The Newport News Composite Squadron of the Civil Air Patrol (CAP) is a part of the United States Air Force Auxiliary, dedicated to providing aerial and ground emergency response to American communities.
This task is done by providing varied aviation and ground services when disaster strikes, all while developing both young and adult minds in Newport News by advocating for air, space, cyber mastery and search and rescue.
According to the CAP website, “the national organization has one of the largest, single-engine piston, aircraft fleets in the world, operating 560 powered planes that fly about 100,000 hours annually.” Under the direction of the Newport News Squadron’s leadership staff, in tandem with a highly qualified core of volunteers, this local cadre aims to develop and maintain a force of citizen volunteers, instilling integrity, excellence and respect as core values.
“CAP trains adult volunteers and youth for response to real-world disasters,” says Major Gary Porter, deputy commander of the Newport News Composite Squadron. For example, during the summer, a small aircraft crashed (without major injury) in New Kent County. The Air Force Rescue Coordination Center (AFRCC) called on CAP to locate and silence the aircraft’s emergency location transmitter (ELT), which was interfering with normal aircraft communications. Cadet Harvey Morrissey assisted the ground team in locating the crash site, determining that the ELT was the source of the signal satellites that airborne aircraft had detected and silencing the device. Morrissey, among others on the search team, was able to effectively respond because of his training received as a part of CAP.
All of the cadets in the squadron wear a uniform and matriculate in an order of rank that mirrors that of the U.S. Air Force. First Lieutenant James “Jimmy” Taylor, deputy commander for cadets, adds, “We have three main programs: the cadet program, search and rescue, and aerospace education. The cadets are a part of all three.”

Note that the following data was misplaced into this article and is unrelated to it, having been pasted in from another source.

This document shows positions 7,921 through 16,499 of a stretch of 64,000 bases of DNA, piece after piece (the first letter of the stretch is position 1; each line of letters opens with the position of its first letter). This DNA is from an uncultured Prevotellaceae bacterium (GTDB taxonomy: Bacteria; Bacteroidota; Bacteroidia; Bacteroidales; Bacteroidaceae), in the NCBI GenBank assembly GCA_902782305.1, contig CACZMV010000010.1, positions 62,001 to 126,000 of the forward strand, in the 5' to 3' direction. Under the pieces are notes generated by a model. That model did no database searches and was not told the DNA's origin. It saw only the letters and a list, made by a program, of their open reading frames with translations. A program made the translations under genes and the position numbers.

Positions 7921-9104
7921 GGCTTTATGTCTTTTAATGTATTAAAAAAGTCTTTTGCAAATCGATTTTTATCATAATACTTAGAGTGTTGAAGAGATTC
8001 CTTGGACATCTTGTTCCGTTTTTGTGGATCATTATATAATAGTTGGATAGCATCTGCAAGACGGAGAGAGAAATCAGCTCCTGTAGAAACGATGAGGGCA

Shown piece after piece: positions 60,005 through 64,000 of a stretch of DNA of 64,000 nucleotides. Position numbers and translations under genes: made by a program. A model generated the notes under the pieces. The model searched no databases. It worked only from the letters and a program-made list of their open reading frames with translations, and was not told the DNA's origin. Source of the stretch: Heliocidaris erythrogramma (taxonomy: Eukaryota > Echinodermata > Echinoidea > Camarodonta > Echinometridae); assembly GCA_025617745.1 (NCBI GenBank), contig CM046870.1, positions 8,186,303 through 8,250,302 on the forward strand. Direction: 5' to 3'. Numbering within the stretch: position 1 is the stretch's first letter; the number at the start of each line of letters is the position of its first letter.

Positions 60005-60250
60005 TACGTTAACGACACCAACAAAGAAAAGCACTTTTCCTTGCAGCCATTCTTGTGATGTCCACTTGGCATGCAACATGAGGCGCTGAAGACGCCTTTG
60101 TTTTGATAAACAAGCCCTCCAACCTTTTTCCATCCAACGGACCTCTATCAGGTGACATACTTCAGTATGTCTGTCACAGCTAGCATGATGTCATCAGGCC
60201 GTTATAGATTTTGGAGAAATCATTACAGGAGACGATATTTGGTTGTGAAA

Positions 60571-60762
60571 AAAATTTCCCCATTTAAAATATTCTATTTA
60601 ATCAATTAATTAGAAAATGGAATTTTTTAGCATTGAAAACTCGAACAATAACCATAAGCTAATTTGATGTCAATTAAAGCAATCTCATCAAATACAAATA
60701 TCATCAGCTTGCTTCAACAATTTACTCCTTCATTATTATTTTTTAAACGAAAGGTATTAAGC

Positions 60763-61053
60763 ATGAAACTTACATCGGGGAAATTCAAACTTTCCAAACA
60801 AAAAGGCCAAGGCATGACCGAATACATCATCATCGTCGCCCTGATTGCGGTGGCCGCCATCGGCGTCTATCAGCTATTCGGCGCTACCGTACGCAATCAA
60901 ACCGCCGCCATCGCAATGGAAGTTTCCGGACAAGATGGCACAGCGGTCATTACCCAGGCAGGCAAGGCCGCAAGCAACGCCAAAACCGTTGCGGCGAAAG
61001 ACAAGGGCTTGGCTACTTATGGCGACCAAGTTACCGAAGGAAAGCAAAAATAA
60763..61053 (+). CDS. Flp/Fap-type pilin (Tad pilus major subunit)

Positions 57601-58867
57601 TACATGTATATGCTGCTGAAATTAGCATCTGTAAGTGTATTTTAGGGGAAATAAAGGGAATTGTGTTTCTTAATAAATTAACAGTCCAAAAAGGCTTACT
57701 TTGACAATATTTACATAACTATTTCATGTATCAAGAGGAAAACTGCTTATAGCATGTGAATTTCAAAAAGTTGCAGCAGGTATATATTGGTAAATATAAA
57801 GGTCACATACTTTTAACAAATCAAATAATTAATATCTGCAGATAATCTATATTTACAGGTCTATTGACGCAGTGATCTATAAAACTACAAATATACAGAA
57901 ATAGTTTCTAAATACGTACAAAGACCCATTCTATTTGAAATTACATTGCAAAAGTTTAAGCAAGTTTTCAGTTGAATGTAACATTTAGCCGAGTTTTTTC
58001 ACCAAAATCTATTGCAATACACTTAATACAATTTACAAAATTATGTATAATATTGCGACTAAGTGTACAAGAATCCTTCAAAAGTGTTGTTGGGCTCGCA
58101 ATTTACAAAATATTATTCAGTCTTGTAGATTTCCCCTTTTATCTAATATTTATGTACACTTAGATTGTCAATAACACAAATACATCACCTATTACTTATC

“CAP is a career-building organization for people who are interested in learning about aviation, pursuing a career in aviation or the military. CAP gives them a structured way to learn and develop their own character and physical abilities. It is a place for parents to expose their children to what aviation is all about and what kind of career pathways the Air Force can offer them,” Porter says.
The weekly squadron meetings, open to the public, take place each Tuesday from 6:30 to 9 pm at Newport News/Williamsburg International Airport. Cadets as young as 12 and as old as 21 can be part of the program, but cannot begin the program after their 19th birthday. The squadron also has volunteer opportunities for adults, both pilots and non-pilots alike.
Not only does the leadership at Civil Air Patrol place an emphasis on the qualifications of its instructors; it prides itself on finding volunteers who are both engaging and relatable for the students. Second Lieutenant Tiffany Morrissey, activity officer for the squadron and mother of cadets Harvey, Mark and Taylor Morrissey, emphasizes the impact of the program. “You have to live the oath in your daily life…It’s a privilege, not a right to be a part of this group.”
TO THE POINT
Newport News Composite Squadron
of the Civil Air Patrol
Contact: Jack Tankersly, PAO, CAP
Address: 902 Bland Blvd., Newport News, VA 23602